I have 12 children. It seems like a lot- and it is. With a family of 14, it’s 28 socks each day to wash and 42 meals to cook. And those are just the logistics. Far more challenging is the emotional fortitude required to love, train, and inspire such a large bunch.
Garry and I didn’t set out to be big family people. In fact, most of the time we doubt whether we are very good parents.
I have friends who are good parents. Their children are mannered and speak well. They restrict sugar and screen time, and their children excel in sports and hobbies. They seem to listen well, and their clothes match. We don’t do quite so well.
When I marvel at other people’s children, I often wonder how I got here. Last week over dinner, my 8 year-old son talked about the man who tried to “take” him one day while he rode his bike near the orphanage where he lived in Manila. It’s a typical bad dream of many kids, but it wasn’t a bad dream for Andrew. In his life before us, the fear of being taken was a daily reality, and he always had to be vigilant against such predators. Sadly, his older sister was one of those that disappeared never to be found again.
Andrew is not the only one of my kids with such a story. My oldest son, James, recounts a family who took him to work their farm in Northern China. He thought they were adopting him, but they returned him when the fieldwork was done.
Then there’s my daughter from South India, beaten and tucked into the baggage area of a long-distance train heading to Mumbai once her “caretakers” were done with her. We adopted Luxmi many years later at 8 years old, rescuing her from a lifetime of servanthood.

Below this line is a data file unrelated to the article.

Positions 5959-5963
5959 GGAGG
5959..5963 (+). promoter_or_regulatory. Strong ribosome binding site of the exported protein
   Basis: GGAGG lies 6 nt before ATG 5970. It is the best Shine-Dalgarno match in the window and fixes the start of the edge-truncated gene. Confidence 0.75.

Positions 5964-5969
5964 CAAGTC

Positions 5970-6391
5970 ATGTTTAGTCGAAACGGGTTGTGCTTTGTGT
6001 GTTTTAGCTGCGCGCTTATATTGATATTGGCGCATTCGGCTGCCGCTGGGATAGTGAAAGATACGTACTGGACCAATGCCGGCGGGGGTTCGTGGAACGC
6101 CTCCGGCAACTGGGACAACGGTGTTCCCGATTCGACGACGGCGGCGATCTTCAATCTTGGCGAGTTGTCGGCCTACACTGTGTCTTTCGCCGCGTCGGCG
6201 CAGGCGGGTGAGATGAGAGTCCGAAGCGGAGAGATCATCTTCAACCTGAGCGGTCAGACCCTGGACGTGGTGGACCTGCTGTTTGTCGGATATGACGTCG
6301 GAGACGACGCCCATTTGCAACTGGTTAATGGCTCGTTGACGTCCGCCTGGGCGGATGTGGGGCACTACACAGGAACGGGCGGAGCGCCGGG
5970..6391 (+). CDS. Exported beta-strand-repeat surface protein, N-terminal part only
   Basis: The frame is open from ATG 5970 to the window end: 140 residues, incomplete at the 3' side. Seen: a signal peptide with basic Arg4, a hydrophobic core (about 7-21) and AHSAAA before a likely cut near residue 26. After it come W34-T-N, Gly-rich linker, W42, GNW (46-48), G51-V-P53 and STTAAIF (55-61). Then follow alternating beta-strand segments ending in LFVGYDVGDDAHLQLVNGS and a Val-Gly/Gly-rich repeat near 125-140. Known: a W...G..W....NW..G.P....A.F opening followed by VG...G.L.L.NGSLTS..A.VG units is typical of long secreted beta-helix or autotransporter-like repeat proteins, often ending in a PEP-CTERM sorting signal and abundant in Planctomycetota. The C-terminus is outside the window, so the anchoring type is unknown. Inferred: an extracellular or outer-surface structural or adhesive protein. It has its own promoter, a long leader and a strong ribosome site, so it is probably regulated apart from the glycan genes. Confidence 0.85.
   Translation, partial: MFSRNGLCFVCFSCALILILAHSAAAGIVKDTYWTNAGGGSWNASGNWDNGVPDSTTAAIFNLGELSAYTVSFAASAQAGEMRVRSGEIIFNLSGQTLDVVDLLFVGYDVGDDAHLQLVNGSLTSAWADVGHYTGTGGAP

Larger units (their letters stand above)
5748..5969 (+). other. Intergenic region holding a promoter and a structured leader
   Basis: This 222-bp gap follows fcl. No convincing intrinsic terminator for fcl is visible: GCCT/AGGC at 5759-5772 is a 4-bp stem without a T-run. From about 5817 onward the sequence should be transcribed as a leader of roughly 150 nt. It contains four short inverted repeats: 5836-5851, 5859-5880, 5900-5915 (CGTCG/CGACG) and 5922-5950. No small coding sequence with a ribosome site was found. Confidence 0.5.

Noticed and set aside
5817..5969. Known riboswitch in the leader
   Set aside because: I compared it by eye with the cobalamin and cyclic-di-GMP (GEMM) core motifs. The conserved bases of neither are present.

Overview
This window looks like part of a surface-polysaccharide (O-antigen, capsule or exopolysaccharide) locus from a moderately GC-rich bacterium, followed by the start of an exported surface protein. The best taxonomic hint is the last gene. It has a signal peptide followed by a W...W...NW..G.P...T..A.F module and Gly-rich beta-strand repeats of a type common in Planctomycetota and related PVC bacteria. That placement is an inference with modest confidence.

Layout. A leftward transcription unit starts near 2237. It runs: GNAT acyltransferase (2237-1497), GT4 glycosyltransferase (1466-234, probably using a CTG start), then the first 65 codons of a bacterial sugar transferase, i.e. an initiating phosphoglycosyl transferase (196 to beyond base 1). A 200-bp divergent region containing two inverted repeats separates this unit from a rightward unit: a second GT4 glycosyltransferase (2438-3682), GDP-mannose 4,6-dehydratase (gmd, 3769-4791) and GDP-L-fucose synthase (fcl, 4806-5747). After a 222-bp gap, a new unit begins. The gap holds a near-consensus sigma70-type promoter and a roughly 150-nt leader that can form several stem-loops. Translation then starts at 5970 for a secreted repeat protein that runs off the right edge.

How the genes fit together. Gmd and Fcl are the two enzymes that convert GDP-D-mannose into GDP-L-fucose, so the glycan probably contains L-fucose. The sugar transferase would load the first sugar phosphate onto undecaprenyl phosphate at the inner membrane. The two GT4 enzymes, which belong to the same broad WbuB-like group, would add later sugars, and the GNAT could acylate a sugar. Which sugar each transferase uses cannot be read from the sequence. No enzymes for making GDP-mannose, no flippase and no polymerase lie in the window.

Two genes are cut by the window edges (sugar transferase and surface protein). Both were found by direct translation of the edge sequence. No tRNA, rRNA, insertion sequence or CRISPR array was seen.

So we’re not the typical big family. Daily we work through a sequelae of disordered and terrifying early years: trauma, memory loss, brain damage, ADHD, learning challenges, attachment issues, anger, depression, anxiety, and failing grades. It often looks messy, and no one is winning any accolades.
Still, Garry and I feel like we win every day. When I consider where my children might be right now, I know I’m spending all my heart, time, and money investing in the healing success of each of my children. It might not look so good to others, but it is.
Child trafficking is the taking of children for use as a commodity for labor, sex, and indentured servanthood. It’s big business with 1.2 million children moved each year, and it’s often done right under your nose- marketed on the dark web.1 Much trafficking and solicitation happens here in the U.S., with internet investigations by Thorn showing 450 million illicit child videos.2 Children in every country on earth are marketed for exploitation.
We took 10 of those children off the market—and how I wish we could afford to take them all.
But the story doesn’t end there; now we must raise them to heal, trust, learn, and love. I’m not sure we will get there—at least not compared to others’ children. But that’s ok with us. Often life is the messiest and most painful when you’re doing the stuff that matters.
Often life is the messiest and most painful when you’re doing the stuff that matters.
In fact, if you are asking yourself, “how’d I get here” – you are likely on the right track. So take heart when your efforts don’t bare the approvals, timelines, and expectations of others. Sure, we want to quit when stuff gets messy or when we look failure in the face. We are desperate to avoid the discomforts of confusion, risk, and fear. Yet, I propose that the messiest place is actually the place to be. It’s where true meaning lives and where you’ll do your best work. It is the place of legacy.
Yet, I propose that the messiest place is actually the place to be. It’s where true meaning lives and where you’ll do your best work. It is the place of legacy.
So that’s how we got to this messy, wild, unscripted, challenging, and adventurous life. We decided to take our skills to make the money to adopt and raise this bunch. What else were we to do with our time and resources? What else matters?